To properly determine the relative tax burdens of different Michigan industries, some measure of the tax base corresponding to Michigan operations must be selected.  The appropriate measure would include all of the tax base included in the consumption-based Value-added concept of the SBT, but ignore special adjustments, exemptions, and exclusions. Thus, the tax liability divided by the proper tax base would give an appropriate measure of the relative SBT burden.
As discussed above, the appropriate tax base for a consumption-based VAT like the SBT is gross business income, plus depreciation, plus labor and interest, less capital expenditures: the Adjusted Tax Base.  Dividing the tax liability of an industry by its Adjusted Tax Base yields an appropriate tax burden ratio.
The 1985 Treasury Report supports the use of this tax base in their description of the SBT, specifically addressing the expensing of capital expenditures:
Although the SBT base is computed by adding together a number of business costs and some income, the base is equal to sales minus materials and capital purchases. All receipts not used to purchase (or lease) capital and materials represent value-added and are taxed. 
The SBT base is all of the increased value to materials caused by the production process. Although capital expenditures are deducted when made, the value-added because of that capital equipment is reflected in the base and is taxed. Profit, which is the return to the investor, is also part of value-added and is taxed. 
The SBT takes the last approach [a full deduction for capital expenditures]. When a value-added tax allows a full deduction for capital expenditures, it is called a consumption type value-added tax, because, in a national sense, the tax base equals consumption. That is, the base is equivalent to total income less purchases of capital goods, which is total consumption. 
However, despite the design of the SBT, which clearly outlines the tax base, and the above reasoning quoted from their report, the Treasury did not choose to use this tax base in their 1985 report.
The tax base the Treasury used, called "Michigan Tax Base," includes all the true tax base without the expensing of capital expenditures.This Michigan Tax Base is computed by adding labor and interest costs to profit, and adding depreciation (all steps taken to reach the true tax base), but not subtracting capital expenditures.
This approach ignores capital expenditures, which distorts significantly the tax base. The measure arrived at bears no conceptual identity with a consumption-type value-added tax, does not represent the SBT base, and does not even resemble a traditional profits tax base.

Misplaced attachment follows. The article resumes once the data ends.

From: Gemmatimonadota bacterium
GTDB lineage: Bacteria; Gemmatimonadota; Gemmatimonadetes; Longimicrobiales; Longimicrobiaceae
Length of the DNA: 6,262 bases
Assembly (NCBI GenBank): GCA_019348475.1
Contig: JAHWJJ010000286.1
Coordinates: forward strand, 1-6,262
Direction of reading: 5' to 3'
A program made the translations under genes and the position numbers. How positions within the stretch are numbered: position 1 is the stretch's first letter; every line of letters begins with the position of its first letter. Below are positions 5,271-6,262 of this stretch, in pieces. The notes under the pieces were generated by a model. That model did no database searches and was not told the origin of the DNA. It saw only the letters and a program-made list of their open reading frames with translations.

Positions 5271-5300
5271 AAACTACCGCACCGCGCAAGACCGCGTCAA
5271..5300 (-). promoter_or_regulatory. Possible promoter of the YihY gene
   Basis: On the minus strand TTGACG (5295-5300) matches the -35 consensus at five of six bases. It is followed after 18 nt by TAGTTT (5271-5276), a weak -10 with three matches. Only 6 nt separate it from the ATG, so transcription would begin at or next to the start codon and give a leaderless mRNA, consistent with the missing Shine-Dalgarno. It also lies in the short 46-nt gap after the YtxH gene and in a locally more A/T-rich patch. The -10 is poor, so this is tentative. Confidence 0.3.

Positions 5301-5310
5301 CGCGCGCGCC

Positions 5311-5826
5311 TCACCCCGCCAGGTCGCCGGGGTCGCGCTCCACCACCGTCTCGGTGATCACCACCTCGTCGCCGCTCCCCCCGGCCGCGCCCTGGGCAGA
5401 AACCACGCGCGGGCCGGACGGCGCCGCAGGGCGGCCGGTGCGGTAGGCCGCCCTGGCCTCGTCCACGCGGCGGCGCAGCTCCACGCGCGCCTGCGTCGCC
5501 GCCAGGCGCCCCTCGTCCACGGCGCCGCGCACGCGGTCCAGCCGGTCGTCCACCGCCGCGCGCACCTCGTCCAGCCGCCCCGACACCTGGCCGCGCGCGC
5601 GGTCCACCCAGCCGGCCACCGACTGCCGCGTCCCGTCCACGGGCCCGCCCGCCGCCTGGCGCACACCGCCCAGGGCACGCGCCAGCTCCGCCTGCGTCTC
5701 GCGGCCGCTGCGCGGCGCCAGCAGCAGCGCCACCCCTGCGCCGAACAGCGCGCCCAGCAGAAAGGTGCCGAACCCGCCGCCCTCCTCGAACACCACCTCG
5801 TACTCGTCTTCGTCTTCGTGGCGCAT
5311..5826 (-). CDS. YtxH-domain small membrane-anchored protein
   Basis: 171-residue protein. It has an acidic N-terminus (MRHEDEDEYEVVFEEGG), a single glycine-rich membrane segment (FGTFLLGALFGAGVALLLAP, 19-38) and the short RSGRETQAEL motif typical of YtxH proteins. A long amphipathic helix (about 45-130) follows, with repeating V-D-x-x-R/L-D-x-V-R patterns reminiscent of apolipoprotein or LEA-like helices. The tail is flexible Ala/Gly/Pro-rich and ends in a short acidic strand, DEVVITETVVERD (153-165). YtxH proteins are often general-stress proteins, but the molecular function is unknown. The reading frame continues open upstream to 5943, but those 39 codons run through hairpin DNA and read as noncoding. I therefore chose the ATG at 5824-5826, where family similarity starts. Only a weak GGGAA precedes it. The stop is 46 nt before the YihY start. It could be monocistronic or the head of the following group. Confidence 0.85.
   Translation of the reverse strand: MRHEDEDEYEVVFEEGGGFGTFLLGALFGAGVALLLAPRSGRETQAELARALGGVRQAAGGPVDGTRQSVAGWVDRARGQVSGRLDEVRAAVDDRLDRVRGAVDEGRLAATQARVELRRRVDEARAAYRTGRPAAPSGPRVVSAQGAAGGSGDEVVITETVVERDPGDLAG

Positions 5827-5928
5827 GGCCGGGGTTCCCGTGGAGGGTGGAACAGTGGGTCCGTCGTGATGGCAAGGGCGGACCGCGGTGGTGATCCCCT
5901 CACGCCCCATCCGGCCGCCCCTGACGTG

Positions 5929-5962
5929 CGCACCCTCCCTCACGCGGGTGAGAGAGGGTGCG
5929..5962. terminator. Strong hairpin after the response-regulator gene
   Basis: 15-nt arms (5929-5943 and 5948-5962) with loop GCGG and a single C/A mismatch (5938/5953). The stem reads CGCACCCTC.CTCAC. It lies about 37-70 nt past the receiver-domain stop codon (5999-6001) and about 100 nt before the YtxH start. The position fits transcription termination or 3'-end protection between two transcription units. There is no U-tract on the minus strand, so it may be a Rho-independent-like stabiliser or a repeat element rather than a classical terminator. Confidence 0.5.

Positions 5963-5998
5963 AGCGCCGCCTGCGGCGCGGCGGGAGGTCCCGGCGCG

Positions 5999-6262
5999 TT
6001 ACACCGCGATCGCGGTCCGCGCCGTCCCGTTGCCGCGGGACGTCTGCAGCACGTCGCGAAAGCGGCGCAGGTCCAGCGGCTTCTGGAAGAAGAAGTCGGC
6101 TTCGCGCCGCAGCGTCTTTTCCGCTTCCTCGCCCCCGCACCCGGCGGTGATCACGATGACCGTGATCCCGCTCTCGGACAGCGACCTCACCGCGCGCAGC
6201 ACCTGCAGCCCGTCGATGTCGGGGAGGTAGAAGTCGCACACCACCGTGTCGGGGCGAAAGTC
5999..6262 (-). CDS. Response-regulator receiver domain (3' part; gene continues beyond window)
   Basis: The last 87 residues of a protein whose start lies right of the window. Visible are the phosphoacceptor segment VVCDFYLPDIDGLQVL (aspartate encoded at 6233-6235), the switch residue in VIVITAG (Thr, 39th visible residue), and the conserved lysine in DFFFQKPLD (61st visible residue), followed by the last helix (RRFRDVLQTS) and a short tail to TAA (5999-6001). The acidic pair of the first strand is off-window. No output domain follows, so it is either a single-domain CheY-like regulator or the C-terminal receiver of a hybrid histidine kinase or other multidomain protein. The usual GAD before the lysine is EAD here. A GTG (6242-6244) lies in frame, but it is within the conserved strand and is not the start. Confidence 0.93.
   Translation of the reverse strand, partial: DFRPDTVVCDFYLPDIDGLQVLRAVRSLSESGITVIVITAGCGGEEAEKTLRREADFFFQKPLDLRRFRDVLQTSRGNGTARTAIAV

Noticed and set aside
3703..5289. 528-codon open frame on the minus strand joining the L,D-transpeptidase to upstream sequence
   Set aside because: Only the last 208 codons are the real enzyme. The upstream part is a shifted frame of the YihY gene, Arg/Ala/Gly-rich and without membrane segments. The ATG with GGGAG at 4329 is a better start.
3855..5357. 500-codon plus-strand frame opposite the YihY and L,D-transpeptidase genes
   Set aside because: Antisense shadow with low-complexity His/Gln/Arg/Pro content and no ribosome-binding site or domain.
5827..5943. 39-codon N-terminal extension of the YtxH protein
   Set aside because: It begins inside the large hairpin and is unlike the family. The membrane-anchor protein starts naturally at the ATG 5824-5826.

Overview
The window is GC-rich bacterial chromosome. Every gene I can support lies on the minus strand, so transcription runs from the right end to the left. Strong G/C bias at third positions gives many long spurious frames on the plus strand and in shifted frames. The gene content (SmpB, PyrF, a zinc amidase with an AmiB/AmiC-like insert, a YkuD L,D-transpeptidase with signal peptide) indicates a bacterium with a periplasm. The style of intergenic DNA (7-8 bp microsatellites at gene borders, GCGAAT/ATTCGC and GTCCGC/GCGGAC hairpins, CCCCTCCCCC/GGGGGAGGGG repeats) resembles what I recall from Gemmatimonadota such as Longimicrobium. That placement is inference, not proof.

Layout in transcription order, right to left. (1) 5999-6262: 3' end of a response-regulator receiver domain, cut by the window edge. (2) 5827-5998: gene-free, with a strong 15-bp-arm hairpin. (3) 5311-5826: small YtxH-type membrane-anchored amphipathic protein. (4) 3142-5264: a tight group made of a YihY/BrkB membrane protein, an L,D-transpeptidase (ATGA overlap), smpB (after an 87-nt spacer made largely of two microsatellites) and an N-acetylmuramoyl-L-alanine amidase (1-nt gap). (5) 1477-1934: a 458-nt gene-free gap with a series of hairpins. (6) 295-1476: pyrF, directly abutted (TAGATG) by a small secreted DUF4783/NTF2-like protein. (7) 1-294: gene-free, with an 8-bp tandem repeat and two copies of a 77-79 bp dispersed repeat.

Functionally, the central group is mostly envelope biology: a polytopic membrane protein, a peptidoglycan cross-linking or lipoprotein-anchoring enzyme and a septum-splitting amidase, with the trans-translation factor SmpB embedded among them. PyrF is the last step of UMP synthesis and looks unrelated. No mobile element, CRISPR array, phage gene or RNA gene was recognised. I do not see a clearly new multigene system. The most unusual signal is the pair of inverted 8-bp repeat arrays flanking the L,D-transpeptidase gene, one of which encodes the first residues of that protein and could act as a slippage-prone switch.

To give one example of the perverse indications such a tax base would produce, consider that a firm that made a large capital expenditure – such as purchasing a building – would experience no change in its Michigan Tax Base, even though its SBT tax base (the Adjusted Tax Base), its SBT liability, its federal corporate income tax base, and its federal corporate income tax liability would all decline.
The conceptual problem with the Treasury's approach is clear. The SBT, as a VAT, takes into account every employee's wages, all material costs, the interest on bank deposits, and every sale. To exclude capital expenditures from the system would be to turn an extremely broad, inclusive tax into a distorted half-view of a company, where the purchase of a box of paperclips matters more than that of a million-dollar building. 
Indeed, the Treasury report flatly states that the correct base to use is the Adjusted Tax Base:
Michigan Tax Base less net capital acquisition deductions, which we call "adjusted tax base," represents the appropriate base of a consumption-type value-added tax. 
In addition to the clear evidence to the contrary in the 1985 report, the Treasury's tax base selection contradicted an earlier State government analysis of the SBT. The 1981 Department of Management and Budget (DMB) publication Analysis of the Michigan Single Business Tax: A Business Development Perspective contained similar descriptions of the construction of the SBT as the Treasury's 1985 report and correctly used the Adjusted Tax Base to measure tax burdens across industries.  Unfortunately, the 1981 study provided only summaries of the tax burden as a percentage of industry tax bases. 
The 1985 Treasury report gave no explanation for its substitution of the Michigan Tax Base for the Adjusted Tax Base, despite its use in the previous analysis and the justification for it in the text of the study.
Since the appropriate measure of the SBT base is the SBT base, the tax burden analyses in this study rely on the Adjusted Tax Base for the Michigan SBT.